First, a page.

Stephen Buchmann is a pollination ecologist specializing in bees, and an adjunct professor with the departments of Entomology and of Ecology and Evolutionary Biology at the University of Arizona. He draws on his experience studying bees for almost 50 years to explore how these creatures perceive the world and their amazing abilities to navigate, learn, communicate and remember. Here’s some of what I’ve learned.
El Niño is coming, and ocean temps are already at record highs – that can spell disaster for fish and corals
During El Niño, a swath of ocean stretching 6,000 miles (about 10,000 kilometers) westward off the coast of Ecuador warms for months on end, typically by 2 to 4 degrees Fahrenheit (about 1 to 2 degrees Celsius). A few degrees may not seem like much, but in that part of the world, it’s more than enough to completely reorganize wind, rainfall and temperature patterns all over the planet. White corals indicate bleaching from heat stress. Marine heat waves can trigger coral bleaching. Dillon Amaya is a climate scientist who studies the oceans. After three years of La Niña, he advises that it’s time to start preparing for what El Niño may have in store.
What’s going on with the Greenland ice sheet? It’s losing ice faster than forecast and now irreversibly committed to at least 10 inches of sea level rise
Alun Hubbard is a field glaciologist who has worked on ice sheets for more than 30 years. The past few years in particular have been unnerving for the sheer rate and magnitude of change underway. Current teachings that ice sheets respond over millennial time scales is definitely not what we’re seeing today. If every year were like 2012, when Greenland experienced a heat wave, that irreversible commitment to sea level rise would triple. That’s an ominous portent given that these are climate conditions we have already seen, not a hypothetical future scenario.
Light pollution is disrupting the seasonal rhythms of plants and trees, lengthening pollen season in US cities
City lights that blaze all night are profoundly disrupting urban plants’ phenology – shifting when their buds open in the spring and when their leaves change colors and drop in the fall. New research Yuyu Zhou coauthored shows how nighttime lights are lengthening the growing season in cities, which can affect everything from allergies to local economies. In the study, Zhous and his colleagues analyzed trees and shrubs at about 3,000 sites in U.S. cities to see how they responded under different lighting conditions over a five-year period. Plants use the natural day-night cycle as a signal of seasonal change along with temperature.
Matthew E. Kahn studies environmental economics, and in his recent book, “Adapting to Climate Change: Markets and the Management of an Uncertain Future”, he explores how the rise of Big Data will help people, firms and local governments make better decisions in the face of climate risks. He sees the emergence of a climate risk analysis industry for real estate as a promising development, but believe the federal government should set standards to ensure that it provides reliable, accurate information.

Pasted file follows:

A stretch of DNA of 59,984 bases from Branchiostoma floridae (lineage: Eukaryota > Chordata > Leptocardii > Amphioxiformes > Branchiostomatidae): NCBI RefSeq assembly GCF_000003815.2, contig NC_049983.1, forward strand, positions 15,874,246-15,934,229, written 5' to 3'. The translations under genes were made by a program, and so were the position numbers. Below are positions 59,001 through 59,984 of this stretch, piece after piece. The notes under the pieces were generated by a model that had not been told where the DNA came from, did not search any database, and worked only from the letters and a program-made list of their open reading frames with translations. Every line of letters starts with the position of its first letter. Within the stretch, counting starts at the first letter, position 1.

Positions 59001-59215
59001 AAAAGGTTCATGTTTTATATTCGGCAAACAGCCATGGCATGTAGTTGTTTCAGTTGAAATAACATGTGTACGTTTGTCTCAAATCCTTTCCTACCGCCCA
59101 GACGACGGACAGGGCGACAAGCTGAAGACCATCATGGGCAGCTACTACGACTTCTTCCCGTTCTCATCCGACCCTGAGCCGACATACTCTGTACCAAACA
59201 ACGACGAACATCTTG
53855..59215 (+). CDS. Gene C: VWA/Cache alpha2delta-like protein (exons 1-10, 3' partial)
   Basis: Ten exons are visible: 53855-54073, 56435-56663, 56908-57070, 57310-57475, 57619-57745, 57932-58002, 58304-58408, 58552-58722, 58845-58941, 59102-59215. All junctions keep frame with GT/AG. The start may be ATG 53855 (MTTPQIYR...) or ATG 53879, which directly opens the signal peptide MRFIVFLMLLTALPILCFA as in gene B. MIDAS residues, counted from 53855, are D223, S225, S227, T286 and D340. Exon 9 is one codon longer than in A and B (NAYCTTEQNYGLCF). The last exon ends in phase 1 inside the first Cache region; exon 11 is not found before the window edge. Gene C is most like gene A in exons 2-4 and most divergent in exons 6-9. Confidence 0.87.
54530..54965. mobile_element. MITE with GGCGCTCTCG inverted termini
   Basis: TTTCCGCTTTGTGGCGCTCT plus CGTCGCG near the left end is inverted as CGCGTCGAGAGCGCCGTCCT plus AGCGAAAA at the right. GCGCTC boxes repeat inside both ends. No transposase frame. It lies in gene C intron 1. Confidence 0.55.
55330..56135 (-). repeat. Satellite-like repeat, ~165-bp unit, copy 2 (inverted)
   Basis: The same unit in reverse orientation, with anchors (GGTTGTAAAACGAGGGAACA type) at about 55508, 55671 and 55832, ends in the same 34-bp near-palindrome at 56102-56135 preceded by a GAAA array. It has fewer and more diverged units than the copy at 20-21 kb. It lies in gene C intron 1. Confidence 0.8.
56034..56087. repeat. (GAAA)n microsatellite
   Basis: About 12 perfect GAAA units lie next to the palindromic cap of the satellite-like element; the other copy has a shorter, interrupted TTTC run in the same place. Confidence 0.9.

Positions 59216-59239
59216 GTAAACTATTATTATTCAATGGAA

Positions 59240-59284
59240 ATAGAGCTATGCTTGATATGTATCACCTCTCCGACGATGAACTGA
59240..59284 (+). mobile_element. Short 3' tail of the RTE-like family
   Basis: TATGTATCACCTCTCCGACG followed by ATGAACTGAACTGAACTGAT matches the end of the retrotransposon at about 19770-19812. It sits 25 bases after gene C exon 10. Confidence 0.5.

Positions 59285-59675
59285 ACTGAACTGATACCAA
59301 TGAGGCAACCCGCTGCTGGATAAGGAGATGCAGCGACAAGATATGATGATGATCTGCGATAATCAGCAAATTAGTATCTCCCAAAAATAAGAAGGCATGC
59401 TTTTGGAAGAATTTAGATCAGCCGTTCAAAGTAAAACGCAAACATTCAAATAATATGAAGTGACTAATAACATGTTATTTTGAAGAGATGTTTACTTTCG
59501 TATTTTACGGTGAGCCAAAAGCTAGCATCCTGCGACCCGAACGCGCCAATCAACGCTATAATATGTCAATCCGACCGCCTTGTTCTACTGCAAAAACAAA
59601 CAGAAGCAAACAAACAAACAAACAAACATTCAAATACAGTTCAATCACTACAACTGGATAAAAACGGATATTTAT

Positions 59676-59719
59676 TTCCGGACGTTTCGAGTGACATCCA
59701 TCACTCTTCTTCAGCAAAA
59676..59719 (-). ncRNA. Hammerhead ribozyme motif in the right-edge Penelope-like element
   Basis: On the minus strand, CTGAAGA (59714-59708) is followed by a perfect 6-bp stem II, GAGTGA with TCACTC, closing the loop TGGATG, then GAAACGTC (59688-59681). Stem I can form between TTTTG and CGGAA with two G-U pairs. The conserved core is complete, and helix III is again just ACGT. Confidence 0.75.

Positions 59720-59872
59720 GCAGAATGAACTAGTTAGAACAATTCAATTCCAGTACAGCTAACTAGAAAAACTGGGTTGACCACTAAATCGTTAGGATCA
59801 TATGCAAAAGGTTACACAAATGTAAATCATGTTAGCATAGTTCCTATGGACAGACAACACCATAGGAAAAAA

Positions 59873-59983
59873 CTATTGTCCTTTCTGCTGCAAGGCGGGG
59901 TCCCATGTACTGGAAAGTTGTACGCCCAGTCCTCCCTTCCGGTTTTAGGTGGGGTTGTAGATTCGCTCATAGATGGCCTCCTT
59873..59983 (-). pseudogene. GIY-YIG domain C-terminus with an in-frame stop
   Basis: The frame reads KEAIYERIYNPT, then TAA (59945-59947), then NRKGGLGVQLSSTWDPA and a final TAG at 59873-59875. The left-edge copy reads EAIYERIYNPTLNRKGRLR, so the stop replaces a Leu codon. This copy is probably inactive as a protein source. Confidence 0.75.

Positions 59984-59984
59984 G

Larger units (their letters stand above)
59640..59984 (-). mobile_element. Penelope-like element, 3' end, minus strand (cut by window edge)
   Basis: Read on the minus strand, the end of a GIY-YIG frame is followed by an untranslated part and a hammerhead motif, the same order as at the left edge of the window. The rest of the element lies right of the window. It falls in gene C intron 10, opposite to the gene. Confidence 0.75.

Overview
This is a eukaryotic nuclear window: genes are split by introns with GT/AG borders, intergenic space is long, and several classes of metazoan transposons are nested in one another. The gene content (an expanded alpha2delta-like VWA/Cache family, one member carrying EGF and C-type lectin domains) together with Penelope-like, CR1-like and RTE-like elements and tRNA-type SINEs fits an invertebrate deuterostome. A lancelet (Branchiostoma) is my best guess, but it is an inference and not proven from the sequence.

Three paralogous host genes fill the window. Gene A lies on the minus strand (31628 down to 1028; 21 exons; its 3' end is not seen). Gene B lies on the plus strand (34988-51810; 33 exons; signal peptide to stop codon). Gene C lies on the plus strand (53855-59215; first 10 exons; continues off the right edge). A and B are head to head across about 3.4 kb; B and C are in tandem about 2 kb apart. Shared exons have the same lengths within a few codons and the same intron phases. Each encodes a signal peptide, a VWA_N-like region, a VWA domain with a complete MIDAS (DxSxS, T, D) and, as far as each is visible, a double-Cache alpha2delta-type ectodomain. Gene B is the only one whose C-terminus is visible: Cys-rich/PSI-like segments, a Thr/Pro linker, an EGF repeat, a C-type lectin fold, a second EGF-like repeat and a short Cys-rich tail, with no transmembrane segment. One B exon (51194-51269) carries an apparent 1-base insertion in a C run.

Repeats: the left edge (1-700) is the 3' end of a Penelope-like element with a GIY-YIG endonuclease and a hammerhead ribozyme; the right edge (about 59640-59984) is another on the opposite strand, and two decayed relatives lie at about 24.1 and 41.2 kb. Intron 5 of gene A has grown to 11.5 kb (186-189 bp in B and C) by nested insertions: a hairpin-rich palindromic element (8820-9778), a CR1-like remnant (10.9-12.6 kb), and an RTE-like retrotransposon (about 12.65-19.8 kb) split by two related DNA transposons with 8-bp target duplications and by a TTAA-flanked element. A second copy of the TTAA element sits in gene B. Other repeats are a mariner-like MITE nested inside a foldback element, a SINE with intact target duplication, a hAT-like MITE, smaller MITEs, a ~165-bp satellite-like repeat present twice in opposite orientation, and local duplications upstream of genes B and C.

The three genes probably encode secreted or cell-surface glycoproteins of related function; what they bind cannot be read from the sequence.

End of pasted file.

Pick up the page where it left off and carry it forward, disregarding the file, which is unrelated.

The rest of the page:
Morgan Bazilian and Dolf Gielen both with the Colorado School of Mines, have identified four strategic priorities that would help provide the foundations for success in both the energy and climate change domains.
IPCC climate report: Profound changes are underway in Earth’s oceans and ice – a lead author explains what the warnings mean
Humans are unequivocally warming the planet, and that’s triggering rapid changes in the atmosphere, oceans and polar regions, and increasing extreme weather around the world, the Intergovernmental Panel on Climate Change warns in a new report. The IPCC released the first part of its much anticipated Sixth Assessment Report on Aug. 9, 2021. In it, 234 scientists from around the globe summarized the current climate research on how the Earth is changing as temperatures rise and what those changes will mean for the future. This is a conversation with climate scientist Robert Kopp, a lead author of the chapter on Earth’s oceans, ice and sea level rise, about the profound changes underway.
Privacy and security issues impact every aspect of our lives – home, work, travel, education, health and medical records – to name but a few. On a weekly basis Pete Weiss highlights articles and information that focus on the increasingly complex and wide ranging ways technology is used to compromise and diminish our privacy and security, often without our situational awareness. Four highlights from this week: Protect your smartphone from radio-based attacks; New emergency weather alerts set to begin in July – here’s what they mean; Accused Capitol Rioter Forced to Unlock Laptop With Face Recognition; and Connecticut pushes cybersecurity with offers of punitive damage protection.
Privacy and security issues impact every aspect of our lives – home, work, travel, education, health and medical records – to name but a few. On a weekly basis Pete Weiss highlights articles and information that focus on the increasingly complex and wide ranging ways technology is used to compromise and diminish our privacy and security, often without our situational awareness. Four highlights from this week: Algorithms That Curate Feeds & Tech Company Secrecy; Public Employees’ Use of Personal Phones, Tablets Puts Local Governments at Risk; How to Find Hidden Cameras Using Your Mobile Phone; and Why non-human workers can increase security issues in your business.
This guide by Marcus Zillman includes a range of links to green and eco sources that are sponsored by technical, government, small businesses, the products and services sectors, advocacy groups, and also includes topical journals, search engines and aggregated reference resources.